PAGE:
Employers in the UK are often influenced by a significant amount of prejudice against candidates with criminal records. Despite the fact that employment law in the UK allows every individual to have equal access to employment opportunities, not all employers are keen on hiring individuals with a criminal past.
With the introduction of the Rehabilitation of Offenders Act (ROA) 1974there was a significant change in the obligations of employers, especially as the Act deems it unlawful for an employer to subject their employees to any form of ‘prejudice’ because of a conviction (if it is now spent).
Nowadays, employers try to practice as much transparency and caution as possible while screening their employees. They also work to discover a spent conviction through standard or enhanced Disclosure and Barring Service checks (although, these can only be done for roles exempt from the ROA), or through an employee’s own disclosure. As an employee, therefore, it is important that you know what legal rights you have.
Rehabilitation of Offenders Act 1974, or ROA
Under this act most convictions are considered spent after a specific period of time. Unless the court awards you a prison sentence of 4 years or more or any other type of indefinite order, your conviction will definitely be considered spent at some point.
Once your conviction is spent, you become entitled to apply for work or portray yourself as somebody who has never been convicted. Also, your employer will not be able to use your spent conviction as evidence in employment tribunal claims without your explicit consent or ask questions that would hint at such information.
Section 4(3) of the ROA states that you do not have to disclose your spent convictions even if your contract of employment specifically asks for such a disclosure. You are not liable for a breach of your employment contract if you fail to disclose a spent conviction.
Not only this, if your employer dismisses you not providing information of any spent conviction, you may have legitimate grounds to make a case of unfair dismissal. However, in order to bring such a claim, you still need two years’ service, which is contrary to the spirit of the ROA, as most spent convictions are discovered by employers at the beginning of the employment contract.
The Exceptions to the ROA
There are a few job roles that require you to disclose spent convictions as such roles are exempt from the ROA. These job profiles include:
- Doctors, midwives, nurses, and dentists;
- School-based jobs;
- Jobs with social services providers;
- Jobs involving supervision or training of individuals under the age of 18.
As a general rule, you should only disclose information about a spent conviction if the position you are applying for requires you to do so. Most job roles and professions in the UK are not exempted by the ROA. Thus, you can choose to deny any request for disclosure. You can even challenge an employer’s eligibility to ask for such disclosures if you believe that the job profile you are applying for is covered by the ROA.
Applying for Jobs Covered by the ROA (If You Have A Spent Conviction)
Filling Out the Application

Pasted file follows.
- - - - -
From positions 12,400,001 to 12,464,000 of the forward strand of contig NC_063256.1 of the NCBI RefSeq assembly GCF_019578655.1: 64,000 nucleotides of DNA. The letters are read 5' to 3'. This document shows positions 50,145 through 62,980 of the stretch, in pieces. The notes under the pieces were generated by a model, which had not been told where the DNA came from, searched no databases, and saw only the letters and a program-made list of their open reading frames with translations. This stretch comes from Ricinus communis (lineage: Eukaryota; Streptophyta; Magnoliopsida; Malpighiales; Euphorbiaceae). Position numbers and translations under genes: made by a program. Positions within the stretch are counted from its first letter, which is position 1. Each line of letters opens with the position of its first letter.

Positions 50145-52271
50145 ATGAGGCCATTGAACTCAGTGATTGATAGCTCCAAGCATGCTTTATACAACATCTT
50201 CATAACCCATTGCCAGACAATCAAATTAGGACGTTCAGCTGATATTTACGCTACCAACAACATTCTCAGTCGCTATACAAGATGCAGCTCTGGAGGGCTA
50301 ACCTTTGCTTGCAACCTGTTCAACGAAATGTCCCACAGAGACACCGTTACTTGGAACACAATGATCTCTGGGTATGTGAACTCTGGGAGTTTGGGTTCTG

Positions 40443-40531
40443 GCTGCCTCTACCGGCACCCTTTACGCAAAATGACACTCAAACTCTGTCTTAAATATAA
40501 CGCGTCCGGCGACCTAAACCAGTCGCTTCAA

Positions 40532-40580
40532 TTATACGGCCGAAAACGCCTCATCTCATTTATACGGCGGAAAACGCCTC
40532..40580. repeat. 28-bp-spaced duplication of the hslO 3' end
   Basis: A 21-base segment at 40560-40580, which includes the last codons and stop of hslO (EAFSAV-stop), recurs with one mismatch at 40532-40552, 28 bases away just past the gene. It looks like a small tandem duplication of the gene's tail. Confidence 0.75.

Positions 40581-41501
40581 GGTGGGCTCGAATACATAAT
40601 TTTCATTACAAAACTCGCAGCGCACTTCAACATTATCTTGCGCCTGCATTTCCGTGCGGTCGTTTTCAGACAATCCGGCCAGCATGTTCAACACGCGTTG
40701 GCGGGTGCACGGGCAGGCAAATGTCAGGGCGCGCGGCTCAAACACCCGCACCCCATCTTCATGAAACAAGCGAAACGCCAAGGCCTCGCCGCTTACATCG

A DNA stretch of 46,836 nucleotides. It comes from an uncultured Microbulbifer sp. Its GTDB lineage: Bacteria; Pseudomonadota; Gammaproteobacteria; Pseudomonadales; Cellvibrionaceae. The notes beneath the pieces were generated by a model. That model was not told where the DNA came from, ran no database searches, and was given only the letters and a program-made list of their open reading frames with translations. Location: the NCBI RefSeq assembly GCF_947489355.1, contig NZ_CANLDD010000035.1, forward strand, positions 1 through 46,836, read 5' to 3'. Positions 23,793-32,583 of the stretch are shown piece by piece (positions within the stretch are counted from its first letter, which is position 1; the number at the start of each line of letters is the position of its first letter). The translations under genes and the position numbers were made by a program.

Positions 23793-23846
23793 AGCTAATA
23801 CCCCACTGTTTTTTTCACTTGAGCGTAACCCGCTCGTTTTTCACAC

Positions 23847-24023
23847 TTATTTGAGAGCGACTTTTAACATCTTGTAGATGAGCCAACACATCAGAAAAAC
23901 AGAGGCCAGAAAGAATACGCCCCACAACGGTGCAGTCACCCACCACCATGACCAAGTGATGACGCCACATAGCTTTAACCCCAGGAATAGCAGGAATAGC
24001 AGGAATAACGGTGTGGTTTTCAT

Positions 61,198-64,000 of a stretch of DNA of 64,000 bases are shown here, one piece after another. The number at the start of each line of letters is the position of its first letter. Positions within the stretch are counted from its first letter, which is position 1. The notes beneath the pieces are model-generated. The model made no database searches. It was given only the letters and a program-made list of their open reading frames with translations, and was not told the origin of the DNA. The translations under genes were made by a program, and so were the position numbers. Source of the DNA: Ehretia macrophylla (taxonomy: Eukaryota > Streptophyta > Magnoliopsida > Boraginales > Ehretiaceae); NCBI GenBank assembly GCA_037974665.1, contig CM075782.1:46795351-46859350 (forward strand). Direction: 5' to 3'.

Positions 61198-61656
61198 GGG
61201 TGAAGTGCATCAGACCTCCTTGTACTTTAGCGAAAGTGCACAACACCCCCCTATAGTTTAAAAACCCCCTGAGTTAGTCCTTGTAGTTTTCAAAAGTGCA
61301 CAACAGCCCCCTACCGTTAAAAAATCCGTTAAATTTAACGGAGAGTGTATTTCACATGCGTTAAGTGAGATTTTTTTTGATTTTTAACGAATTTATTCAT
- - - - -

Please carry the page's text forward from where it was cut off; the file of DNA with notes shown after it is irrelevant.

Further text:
If an employer asks you to disclose whether you have any criminal record, either on an application form or during a job interview, you are legally entitled to deny answering this question if your conviction is spent.
However, the ROA does not prevent you from discussing or revealing your conviction if you choose to. In certain scenarios, for example you have a gap in your employment record that are difficult to explain without revealing your conviction, you may decide to disclose.
However, it is important to remember that you have no legal obligation to do so. Therefore, you must consider your position carefully before disclosing, as employers may use the information to penalise you.
Being Refused A Job
According to the ROA, it is unlawful for an individual to be refused any job opportunity (except those exempted by the Act) on the grounds of them having a spent conviction. Therefore, if an employer denies you a job purely because you have a spent conviction, you may seek to bring a negligence claim based on a possible breach of statutory duty However, such claims are very unusual.
However, it is always better to seek legal advice from an experienced employment law solicitor before proceeding. Additionally, you would have to be able to prove that the denial of the position was based entirely or mainly on the existence of a spent conviction.
Treatment Whilst In Employment And Dismissals
If your employer or colleagues become aware of your spent conviction and you find yourself being harassed, bullied, or otherwise mistreated because of it, then you should first bring it to the notice of your line manager or their immediate supervisor, in an informal way.
If this does not resolve the issue, you may seek to make a formal complaint, via your organisation’s grievance procedure. You can also take help from the ACAS Guide to Grievance Procedures.
The most serious and obvious form of misconduct resulting from the knowledge of your spent conviction is dismissal. Employment law in the UK deems all such dismissals as unfair (and will guarantee a resolution at an employment tribunal, should you make an unfair dismissal claim), but only if you have more than 2 years’ service.